This is a continuation of our recent 2015 World Cruise summary, with volume I discussing the organisation and volume II the positives. This post will review the areas that need some work, as these areas failed to meet our expectations.
The gleaming passenger vessel we expected to board in Sydney, turned out to be an tired old girl, sadly in need of a major refit. This is nothing the crew can correct, as the scheduling is completed by management types in Head Office. It is no surprise, but within 2 weeks of us disembarking, she is heading to Singapore for a major multi-million dollar refit. We have already paid very good money to sail on this ship for 104 days, so I don’t think it unreasonable to expect all areas affecting passenger comfort to be in tiptop condition.
Let me first qualify my following remarks regarding the conditions of this ship, as at all times she appeared mechanically sound and met all relevant safety requirements. In my opinion, no customer should be subjected to such a poor ship, especially those who will be aboard for over 3 months. While I notice issues quickly, most passengers only aboard for 1 or 2 weeks would miss most of them. We noted the following issues:
- Air conditioning – the plant was incapable of maintaining a comfortable temperature throughout the ship. At times the Vista Lounge and Princess Theatre were like ice boxes. Our tablemates Bruce and Viv had a number of air conditioning issues in their cabin, specifically a lack of A/C.
- Air Ducts – the ducts must be long overdue for cleaning, as we have never seen so much dust on a ship. Judi had to change her breathing machine filters every 2 weeks, more often than we do at home. After 35 days on Emerald Princess she never changed filters once.
- Water leaks – we experienced multiple daily leaks, both major and minor. One leak required the electrical power shut off to the entire aft section of the ship. Throughout the accommodation, small squares of carpet were used instead of buckets for the numerous leaks. These were very common. The smell of damp carpet permeated the ship in a number of locations.
- Sewage Vents – throughout our time aboard we could frequently smell sewage, both inside and on the outer decks. Even during the transit of the Panama Canal, sitting on the balcony you were assaulted by the smell of sewage.
- Balcony doors – during storms the stewards had to place towels on the balcony door tracks, as most leaked resulting in rain pouring into the cabin. The wind also whistled through the doors.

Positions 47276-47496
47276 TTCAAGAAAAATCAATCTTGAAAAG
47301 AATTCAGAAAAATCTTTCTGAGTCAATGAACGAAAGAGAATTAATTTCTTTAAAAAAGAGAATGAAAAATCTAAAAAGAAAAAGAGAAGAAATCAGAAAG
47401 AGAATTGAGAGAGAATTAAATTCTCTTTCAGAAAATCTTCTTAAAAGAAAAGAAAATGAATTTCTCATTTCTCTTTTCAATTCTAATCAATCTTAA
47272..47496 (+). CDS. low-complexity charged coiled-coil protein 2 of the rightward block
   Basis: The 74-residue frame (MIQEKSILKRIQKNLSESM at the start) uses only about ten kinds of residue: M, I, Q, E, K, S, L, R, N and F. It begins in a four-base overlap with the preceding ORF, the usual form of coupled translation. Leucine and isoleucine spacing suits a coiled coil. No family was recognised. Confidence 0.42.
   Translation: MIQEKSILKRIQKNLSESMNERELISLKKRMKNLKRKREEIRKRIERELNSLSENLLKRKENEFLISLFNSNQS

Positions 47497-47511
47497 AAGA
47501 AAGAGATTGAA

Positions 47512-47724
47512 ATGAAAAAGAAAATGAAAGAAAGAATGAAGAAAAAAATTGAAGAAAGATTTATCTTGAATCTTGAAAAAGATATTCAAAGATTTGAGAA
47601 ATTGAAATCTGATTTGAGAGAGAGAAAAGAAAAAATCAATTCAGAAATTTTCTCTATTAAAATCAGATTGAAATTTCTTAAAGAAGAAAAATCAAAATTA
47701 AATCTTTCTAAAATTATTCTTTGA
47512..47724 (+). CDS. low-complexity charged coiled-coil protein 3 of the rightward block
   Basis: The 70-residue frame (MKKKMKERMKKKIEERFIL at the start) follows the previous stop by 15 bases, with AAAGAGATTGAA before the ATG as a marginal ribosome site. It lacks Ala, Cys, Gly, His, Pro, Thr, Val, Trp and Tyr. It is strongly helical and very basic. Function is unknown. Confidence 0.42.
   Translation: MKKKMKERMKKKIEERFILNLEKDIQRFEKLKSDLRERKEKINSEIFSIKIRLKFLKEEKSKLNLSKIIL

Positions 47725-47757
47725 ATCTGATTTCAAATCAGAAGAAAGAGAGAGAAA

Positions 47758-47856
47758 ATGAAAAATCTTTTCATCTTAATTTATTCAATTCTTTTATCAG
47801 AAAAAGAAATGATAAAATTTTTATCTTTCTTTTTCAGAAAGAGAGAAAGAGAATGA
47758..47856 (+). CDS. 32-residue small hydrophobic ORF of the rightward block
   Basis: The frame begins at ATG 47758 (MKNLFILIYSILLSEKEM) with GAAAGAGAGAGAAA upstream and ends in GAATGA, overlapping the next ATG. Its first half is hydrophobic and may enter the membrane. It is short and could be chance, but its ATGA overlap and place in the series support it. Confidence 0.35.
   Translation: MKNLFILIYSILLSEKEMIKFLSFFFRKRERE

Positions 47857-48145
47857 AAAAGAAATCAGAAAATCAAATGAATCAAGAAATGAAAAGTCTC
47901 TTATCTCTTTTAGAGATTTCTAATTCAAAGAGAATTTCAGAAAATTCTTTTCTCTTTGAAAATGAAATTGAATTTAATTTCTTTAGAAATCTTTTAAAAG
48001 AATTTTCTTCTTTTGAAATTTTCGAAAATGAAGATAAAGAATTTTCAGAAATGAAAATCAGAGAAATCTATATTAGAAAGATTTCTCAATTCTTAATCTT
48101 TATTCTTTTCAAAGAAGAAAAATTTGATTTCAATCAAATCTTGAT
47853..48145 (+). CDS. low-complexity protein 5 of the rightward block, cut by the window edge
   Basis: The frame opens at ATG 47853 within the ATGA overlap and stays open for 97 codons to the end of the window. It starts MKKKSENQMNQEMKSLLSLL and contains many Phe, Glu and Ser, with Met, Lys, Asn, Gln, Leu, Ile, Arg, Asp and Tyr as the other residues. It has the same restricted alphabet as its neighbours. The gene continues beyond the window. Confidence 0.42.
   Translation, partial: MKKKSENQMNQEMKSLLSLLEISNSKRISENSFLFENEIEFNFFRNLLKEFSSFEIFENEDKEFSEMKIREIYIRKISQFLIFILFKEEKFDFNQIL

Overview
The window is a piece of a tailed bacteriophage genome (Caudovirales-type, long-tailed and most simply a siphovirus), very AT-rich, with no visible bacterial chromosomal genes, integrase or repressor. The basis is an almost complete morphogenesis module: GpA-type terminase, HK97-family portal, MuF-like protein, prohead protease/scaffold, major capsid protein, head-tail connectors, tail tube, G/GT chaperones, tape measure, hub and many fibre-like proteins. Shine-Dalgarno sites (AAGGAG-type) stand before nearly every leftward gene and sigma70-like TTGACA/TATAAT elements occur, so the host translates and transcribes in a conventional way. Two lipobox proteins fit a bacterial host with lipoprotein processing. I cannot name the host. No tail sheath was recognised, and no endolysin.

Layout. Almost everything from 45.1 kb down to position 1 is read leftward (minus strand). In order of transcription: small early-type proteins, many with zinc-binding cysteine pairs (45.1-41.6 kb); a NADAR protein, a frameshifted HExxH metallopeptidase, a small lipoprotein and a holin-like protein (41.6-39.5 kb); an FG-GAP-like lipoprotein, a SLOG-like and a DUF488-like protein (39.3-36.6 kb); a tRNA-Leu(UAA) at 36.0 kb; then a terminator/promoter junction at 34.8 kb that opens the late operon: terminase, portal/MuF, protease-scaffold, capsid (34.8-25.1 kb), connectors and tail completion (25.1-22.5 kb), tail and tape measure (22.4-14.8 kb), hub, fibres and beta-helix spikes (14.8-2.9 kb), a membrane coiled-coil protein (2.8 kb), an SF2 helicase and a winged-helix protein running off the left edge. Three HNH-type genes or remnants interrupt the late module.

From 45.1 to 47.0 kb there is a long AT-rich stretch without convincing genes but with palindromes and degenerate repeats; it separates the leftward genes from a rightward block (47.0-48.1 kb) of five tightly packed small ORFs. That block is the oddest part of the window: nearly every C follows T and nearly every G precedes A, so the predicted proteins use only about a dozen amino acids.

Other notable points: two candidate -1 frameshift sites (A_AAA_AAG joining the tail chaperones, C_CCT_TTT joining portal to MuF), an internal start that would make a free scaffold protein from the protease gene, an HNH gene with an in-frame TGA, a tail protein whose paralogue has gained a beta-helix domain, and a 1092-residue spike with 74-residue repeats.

- Toilets – frequently shut down. I should note that some, possibly most resulted from passenger actions. One bright spark even flushed a towel, which plugged our section for a couple of hours.
- Decks – a number of decks have detached from the frame resulting in a bounce if you stand on it. This could be rather dangerous for the multitude of passengers with mobility difficulties.
- Promenade Deck – the teak decking is sadly in need of repair, as much of the caulking between the planks is missing or leaking. Some boards are uneven, resulting in a potential tripping hazard.
- Hull – frankly it is a disgrace and is long overdue for cleaning and painting. The rust is extensive. In Kusedasi, we were docked between a RCCL & NCL ship. We looked like a tramp ship between 2 gleaming passenger liners.
- Stabilisers – we experienced some good seas but even with the flippers out, the ship was still rolling a fair bit. Interesting to note one flipper and the control system is being replaced in refit.
- Princess Theatre Electronics – we experienced a few failures with this system.
- Carpets – many showing age and overdue for replacement
- Seats – in Princess Theatre many of the seats lowered too far, resulting in you sliding forward. Many seats in Wheelhouse, Crooners and Vista had lost almost all padding and you could feel the frames.
- Lifts – numerous breakdown, with the fwd port lift not working most of the final month. Another lift overloaded with only a few passengers.
Again, the deplorable condition of this ship, with respect to passenger comfort, was a disgrace. Responsibility for this rests squarely on the shoulders of shore based management.
Second only to the condition of the ship, the food was the worst we have ever experienced on a ship. We noted the following issues:
- Temperature – most meals were served lukewarm, at best. We have even sent food back to have equally cold food served on a glowing hot plate. I can only assume the galley thinks the plate will heat the food before it arrives at the table. Some have said it isn’t the galley, it must be our waiters, but no, we experienced the same at all 3 meals in the dining room and Horizon Court.